24 februar 2012

Photographs that ”lie”: A silly debate

HERE YOU SEE THE WORLD’S BEST PORTRAIT PHOTO, taken by a Danish student of photo journalism. Congratulations to Lærke Posselt who saw how there might be a story-telling potential in the way the wind was blowing Iranian-born actress Mellica Mehraban’s hair in front of her face during their 10-minute encounter. This adds so much to the picture, and at the same time, exactly what it is adding is impossible to express with words. Which is precisely why it is such a great picture.

THE WPP AND POY AWARDS came in just the right moment to swirl this portrait into a heated debate which had been ignited – for the umpteenth time – by a third contest. In January, a jury assembled to award the Danish Press Photo of the Year. Photographer Thomas Nielsen’s entries to the contest were refused because the jury decided they were leaving out important details, and therefore did not convey a correct representation of what had been in front of the camera.
When shooting the photos at Mændenes Hjem, a place for homeless men in Copenhagen, Thomas had been using a ”snoot” – a cardboard tube at the end of his flash which created a narrowly focused light on the subject. Some members of the jury keep insisting that the shadowy parts of the photos must have been further darkened in Photoshop and that the photoshopping was the main reason for denying Thomas the chance to participate.
As if that was important.
As if there was a meaningful way to define ”manipulated photos” – and to make a distinction between those and the rest … which would, in that case, have to be ”non-manipulated” photos.

ACCORDING TO DANISH EXPERTS on press photography, the restrictions on what is ”allowed” with Photoshop are even tougher internationally than in Denmark. Nevertheless, Lærke’s photo, which must have been shadowed even more than Thomas’ – it was taken in Gothersgade, Copenhagen, in broad daylight – managed to win not just one, but two international awards, and deservedly so. But how could you ever argue that this portrait has not been manipulated?

Now let us, for a little while, leave Photoshop out of the discussion. To me, the only important ”manipulation” in this photograph concerns the hair in front of Mellica’s face. That is what makes this photo great, in the sense that it adds meaning to the portrait, turning it into something more than just a rendering of the actress’ facial features.
The fact that this ”manipulation” was a joint effort between the wind and Lærke’s talent does not make the photo one bit less manipulated.
On the contrary, it is the manipulation that makes the photo true.

PHOTOGRAPHS ARE MANIPULATIONS BY NATURE. When you choose to focus on part of what you see and omit the rest, you manipulate. Whether the editing is made before or after the photo is taken, and whether it is done with a snoot, or with a scalpel and some retouching skills, or with Photoshop, is of little relevance if what you are searching for is ”the truth”.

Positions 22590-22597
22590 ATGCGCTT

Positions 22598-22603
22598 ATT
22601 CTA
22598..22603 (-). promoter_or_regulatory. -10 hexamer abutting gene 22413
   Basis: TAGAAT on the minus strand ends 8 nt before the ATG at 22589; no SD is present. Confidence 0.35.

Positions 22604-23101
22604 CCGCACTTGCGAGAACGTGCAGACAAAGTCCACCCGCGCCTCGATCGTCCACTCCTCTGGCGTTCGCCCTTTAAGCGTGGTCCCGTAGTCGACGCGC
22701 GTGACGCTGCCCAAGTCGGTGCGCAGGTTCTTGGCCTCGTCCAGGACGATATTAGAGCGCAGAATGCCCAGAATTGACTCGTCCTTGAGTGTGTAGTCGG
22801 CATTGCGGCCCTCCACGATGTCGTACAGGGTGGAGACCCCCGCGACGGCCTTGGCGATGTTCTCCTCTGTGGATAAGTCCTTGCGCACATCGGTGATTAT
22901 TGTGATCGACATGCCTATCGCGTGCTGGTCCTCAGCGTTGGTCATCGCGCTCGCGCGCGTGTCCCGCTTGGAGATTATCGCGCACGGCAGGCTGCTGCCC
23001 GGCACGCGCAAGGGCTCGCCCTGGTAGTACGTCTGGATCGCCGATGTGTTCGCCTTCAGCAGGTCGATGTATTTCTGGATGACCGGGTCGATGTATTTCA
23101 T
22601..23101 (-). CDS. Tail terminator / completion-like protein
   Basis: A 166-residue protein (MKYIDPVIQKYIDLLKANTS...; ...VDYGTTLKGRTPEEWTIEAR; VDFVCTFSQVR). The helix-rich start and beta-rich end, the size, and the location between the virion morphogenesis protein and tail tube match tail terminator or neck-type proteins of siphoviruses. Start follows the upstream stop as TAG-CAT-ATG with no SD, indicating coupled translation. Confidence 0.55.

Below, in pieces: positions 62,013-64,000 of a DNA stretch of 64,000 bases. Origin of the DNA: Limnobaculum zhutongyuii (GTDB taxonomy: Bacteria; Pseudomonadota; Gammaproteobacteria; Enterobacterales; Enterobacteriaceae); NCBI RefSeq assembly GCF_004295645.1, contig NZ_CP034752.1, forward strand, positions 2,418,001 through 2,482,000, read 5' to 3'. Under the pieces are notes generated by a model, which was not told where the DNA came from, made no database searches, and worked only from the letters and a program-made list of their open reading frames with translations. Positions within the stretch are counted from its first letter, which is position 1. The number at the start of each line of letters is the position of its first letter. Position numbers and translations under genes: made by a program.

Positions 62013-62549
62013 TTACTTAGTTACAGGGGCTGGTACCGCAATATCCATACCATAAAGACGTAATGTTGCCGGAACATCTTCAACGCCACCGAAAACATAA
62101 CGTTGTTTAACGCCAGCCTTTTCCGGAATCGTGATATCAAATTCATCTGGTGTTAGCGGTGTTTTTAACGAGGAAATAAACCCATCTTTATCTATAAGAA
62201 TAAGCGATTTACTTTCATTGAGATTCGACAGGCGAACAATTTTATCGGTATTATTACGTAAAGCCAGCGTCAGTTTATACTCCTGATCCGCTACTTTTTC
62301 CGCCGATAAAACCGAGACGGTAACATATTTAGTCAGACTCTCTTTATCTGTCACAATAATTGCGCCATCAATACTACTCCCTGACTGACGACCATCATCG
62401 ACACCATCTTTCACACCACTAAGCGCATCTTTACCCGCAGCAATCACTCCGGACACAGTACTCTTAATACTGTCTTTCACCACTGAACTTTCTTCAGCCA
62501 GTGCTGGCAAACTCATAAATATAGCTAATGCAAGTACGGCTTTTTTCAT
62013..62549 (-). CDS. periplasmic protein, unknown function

An example which became famous but not so much because of what it omits, is Eddie Adams’ 1968 photo of the execution of a Vietcong soldier. The version to the left is the one we all remember, but the original – to the right – is much more complex and turns the story of the execution into a more nuanced one. Both stories may be ”true”, but they are not the same story.

ON THE OTHER HAND, you can ”lie” just as much with a photograph that plays by every rule of the average press photography contest, as you can by ”manipulating”, if this means adding or removing pixels or whatever was decided in some arbitrary definition.

In a couple of last year’s blogposts, I showed some examples, like Martin Bubandt’s photos of Icelandic publisher Snæbjörn Arngrímsson which portray a kind, gentle man as if he were a hybrid between Action Man and count Dracula. Just to recapitulate, here is one of Martin’s photos, to compare with what Snæbjörn looks like in real life:

AS I HAPPEN TO KNOW Snæbjörn (I even took the amateurish photo to the right), I also know for a fact that Martin’s photos are ”lying”. They give the readers of Børsen Pleasure a totally false impression of the man they were supposed to portray.
However, according to the ”rules”, they are not ”manipulated”. 
(By the way, it made me happy to see that Martin himself is well aware of the implications of his own photographic style. In one of the discussions among Danish photographers and other media people which followed the Thomas Nielsen incident, Martin Bubandt is quoted to have said: ”If I had been the photographer working at Mændenes Hjem, I would have brought my two generators and put spotlights on everything. Then you would be able to see everything going on there. But that would have been a personal style just as much as Thomas’ use of the snoot. So what’s the difference?”)

I’LL TRY TO DRAW A CONCLUSION. It is simple but it is not easy, as Danish footballer Michael Laudrup responded when journalists were wondering how his sophisticated game could look so simple:

Whether a photo tells the truth or not is partly a question of the photographer’s honesty. But most of all, it depends on his or her own ability to see what is true. Sometimes, that may take years of research and contemplation. In other cases, as in Lærke’s, it is a matter of talent and luck.
And no matter how many rules you try to establish for that, you will never succeed.

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